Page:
Sunday, December 18, 2011

QPF Very Difficult Even At 24-Hours

As the current storm system begins to approach from the west, the key question remains that of how much rain or snow will fall across southeastern Arizona. This is referred to as QPF (Quantitative Precipitation Forecast - how much precipitation, when and where). This type of forecast remains very difficult even at short time frames because so many small-scale factors affect the final outcome - for example, the details of terrain, development of deep convection, etc. While it is very easy to visit the NWS web site and find that the probability of rainfall at the airport is 90% today and 100% tonight, it is much more difficult to find what the official QPF currently is for the airport. Digging deep into the page, and after much work, I find that the NWS forecast for the 1 km grid box that includes the airport is that 0.43 inches of rain is expected to fall through noon tomorrow.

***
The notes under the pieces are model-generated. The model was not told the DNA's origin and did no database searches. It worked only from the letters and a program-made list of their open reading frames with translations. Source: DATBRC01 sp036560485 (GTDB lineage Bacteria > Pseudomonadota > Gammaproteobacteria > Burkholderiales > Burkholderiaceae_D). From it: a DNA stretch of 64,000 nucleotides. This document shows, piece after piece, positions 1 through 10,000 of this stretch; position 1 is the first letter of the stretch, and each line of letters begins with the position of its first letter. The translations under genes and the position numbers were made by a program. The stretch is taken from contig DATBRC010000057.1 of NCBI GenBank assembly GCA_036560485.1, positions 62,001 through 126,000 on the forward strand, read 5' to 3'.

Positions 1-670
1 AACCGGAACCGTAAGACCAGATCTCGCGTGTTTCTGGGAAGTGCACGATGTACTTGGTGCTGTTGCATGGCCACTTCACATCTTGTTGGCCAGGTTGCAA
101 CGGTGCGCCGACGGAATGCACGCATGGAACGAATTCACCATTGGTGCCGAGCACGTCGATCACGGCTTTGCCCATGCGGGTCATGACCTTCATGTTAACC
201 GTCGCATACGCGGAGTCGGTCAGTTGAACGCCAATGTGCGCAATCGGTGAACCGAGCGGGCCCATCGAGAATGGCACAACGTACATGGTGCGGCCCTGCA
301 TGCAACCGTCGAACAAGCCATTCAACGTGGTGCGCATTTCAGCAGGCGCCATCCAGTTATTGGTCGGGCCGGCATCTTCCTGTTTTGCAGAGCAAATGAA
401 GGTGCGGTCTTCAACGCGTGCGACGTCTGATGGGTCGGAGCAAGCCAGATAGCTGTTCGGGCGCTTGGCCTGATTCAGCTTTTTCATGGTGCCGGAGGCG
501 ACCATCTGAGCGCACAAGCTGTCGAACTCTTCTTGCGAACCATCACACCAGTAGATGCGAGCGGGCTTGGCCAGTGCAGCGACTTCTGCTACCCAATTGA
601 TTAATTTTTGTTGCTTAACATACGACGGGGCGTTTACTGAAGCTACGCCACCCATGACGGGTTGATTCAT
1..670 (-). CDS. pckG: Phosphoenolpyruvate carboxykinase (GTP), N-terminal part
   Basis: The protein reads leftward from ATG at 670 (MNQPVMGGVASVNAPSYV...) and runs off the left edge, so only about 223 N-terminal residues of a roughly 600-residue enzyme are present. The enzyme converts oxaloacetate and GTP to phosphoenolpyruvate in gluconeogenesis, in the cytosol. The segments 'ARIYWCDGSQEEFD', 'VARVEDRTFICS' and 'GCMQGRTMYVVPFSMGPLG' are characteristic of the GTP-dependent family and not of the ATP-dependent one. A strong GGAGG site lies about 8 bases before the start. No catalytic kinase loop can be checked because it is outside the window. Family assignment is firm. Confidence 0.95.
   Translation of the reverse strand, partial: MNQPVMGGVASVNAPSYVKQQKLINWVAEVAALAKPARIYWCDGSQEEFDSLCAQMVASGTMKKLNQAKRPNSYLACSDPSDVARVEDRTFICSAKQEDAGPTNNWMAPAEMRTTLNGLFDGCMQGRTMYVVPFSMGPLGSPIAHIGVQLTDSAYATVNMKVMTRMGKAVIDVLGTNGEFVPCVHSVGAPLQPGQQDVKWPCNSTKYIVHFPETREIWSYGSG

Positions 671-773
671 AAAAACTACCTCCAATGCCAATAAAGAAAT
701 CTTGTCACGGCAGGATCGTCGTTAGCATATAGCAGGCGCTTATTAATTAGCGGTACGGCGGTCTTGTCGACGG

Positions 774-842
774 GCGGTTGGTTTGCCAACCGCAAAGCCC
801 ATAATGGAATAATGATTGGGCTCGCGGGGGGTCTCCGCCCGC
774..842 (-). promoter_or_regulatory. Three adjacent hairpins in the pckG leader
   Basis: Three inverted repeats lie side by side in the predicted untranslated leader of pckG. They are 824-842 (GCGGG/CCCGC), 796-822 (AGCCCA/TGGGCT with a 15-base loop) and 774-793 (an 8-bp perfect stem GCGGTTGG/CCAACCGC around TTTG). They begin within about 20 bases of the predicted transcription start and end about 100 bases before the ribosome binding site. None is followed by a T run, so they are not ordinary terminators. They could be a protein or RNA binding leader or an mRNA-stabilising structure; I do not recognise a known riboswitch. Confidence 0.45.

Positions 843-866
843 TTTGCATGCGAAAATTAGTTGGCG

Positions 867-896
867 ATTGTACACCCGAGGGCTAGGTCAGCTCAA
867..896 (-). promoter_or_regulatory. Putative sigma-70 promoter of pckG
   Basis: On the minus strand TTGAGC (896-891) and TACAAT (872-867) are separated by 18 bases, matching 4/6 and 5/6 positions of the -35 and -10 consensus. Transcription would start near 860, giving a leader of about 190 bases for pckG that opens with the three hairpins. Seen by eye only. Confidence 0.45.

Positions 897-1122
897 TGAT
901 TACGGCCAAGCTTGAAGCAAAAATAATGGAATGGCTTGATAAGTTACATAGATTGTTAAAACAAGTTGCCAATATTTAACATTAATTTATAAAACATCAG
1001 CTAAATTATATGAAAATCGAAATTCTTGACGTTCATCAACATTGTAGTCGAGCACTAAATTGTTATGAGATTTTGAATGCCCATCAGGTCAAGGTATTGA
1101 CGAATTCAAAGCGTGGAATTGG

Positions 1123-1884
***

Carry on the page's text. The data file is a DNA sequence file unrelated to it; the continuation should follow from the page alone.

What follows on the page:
The above 500 mb chart is the morning NAM forecast valid at midnight tonight. The model forecasts the strongest vorticity advection at 500 mb to remain south of the border. Temperatures observed in the closed low are below -25C this morning, indicating that mid-level temperatures in southeastern Arizona will fall abruptly during the coming 18 hours (500 mb T over Tucson at sounding time this morning was -17C). There are many pros and cons at play with this system. No distinct southerly feed of moisture has developed and the system has been carrying sparse moisture within it's circulation. Although low-level moisture is higher to the south and east of Tucson, the forecasts by the models never bring this moisture across the divide. So, the storm's vertical motion will develop what precipitation it can, as it works on somewhat dry air. The models do have a substantial northern offset for the 700 mb low, and it tracks right across the White Mountains, so that is somewhat favorable.

The morning NAM QPF through noon tomorrow (above) indicates 0.10 to 0.25" possible for Tucson and surrounding area. The midnight QPF forecast from the Atmo early run of its WRF-GFS, below, shifts the focus of the event into Tucson metro and both the Catalinas and the Rincons - very much different than the NAM.

Finally, the WRF forecasted sounding for Tucson at 3 pm this afternoon (below) indicates that deep, moist convection will be possible for a few hours - complicating the entire QPF situation. So, there are many complicated factors at play - now to observe how all of this interacts and works out.

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